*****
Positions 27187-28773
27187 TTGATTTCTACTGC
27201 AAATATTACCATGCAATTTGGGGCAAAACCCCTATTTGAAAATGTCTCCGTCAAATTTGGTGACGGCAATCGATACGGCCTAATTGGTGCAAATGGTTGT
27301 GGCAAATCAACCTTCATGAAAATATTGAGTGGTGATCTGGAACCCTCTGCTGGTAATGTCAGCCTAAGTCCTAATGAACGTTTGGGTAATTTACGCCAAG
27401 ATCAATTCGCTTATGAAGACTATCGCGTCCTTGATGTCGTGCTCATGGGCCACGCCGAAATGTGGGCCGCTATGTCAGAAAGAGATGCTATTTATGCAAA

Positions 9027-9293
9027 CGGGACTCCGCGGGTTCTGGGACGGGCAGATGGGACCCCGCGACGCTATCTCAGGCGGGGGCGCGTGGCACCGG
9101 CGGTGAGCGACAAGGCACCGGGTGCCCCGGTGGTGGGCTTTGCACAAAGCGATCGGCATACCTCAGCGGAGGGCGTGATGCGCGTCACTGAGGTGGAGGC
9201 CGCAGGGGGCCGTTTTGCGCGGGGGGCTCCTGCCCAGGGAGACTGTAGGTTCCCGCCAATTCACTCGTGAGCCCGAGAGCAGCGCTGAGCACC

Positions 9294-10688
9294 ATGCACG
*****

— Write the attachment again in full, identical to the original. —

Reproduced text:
Positions 27187-28773
27187 TTGATTTCTACTGC
27201 AAATATTACCATGCAATTTGGGGCAAAACCCCTATTTGAAAATGTCTCCGTCAAATTTGGTGACGGCAATCGATACGGCCTAATTGGTGCAAATGGTTGT
27301 GGCAAATCAACCTTCATGAAAATATTGAGTGGTGATCTGGAACCCTCTGCTGGTAATGTCAGCCTAAGTCCTAATGAACGTTTGGGTAATTTACGCCAAG
27401 ATCAATTCGCTTATGAAGACTATCGCGTCCTTGATGTCGTGCTCATGGGCCACGCCGAAATGTGGGCCGCTATGTCAGAAAGAGATGCTATTTATGCAAA

Positions 9027-9293
9027 CGGGACTCCGCGGGTTCTGGGACGGGCAGATGGGACCCCGCGACGCTATCTCAGGCGGGGGCGCGTGGCACCGG
9101 CGGTGAGCGACAAGGCACCGGGTGCCCCGGTGGTGGGCTTTGCACAAAGCGATCGGCATACCTCAGCGGAGGGCGTGATGCGCGTCACTGAGGTGGAGGC
9201 CGCAGGGGGCCGTTTTGCGCGGGGGGCTCCTGCCCAGGGAGACTGTAGGTTCCCGCCAATTCACTCGTGAGCCCGAGAGCAGCGCTGAGCACC

Positions 9294-10688
9294 ATGCACG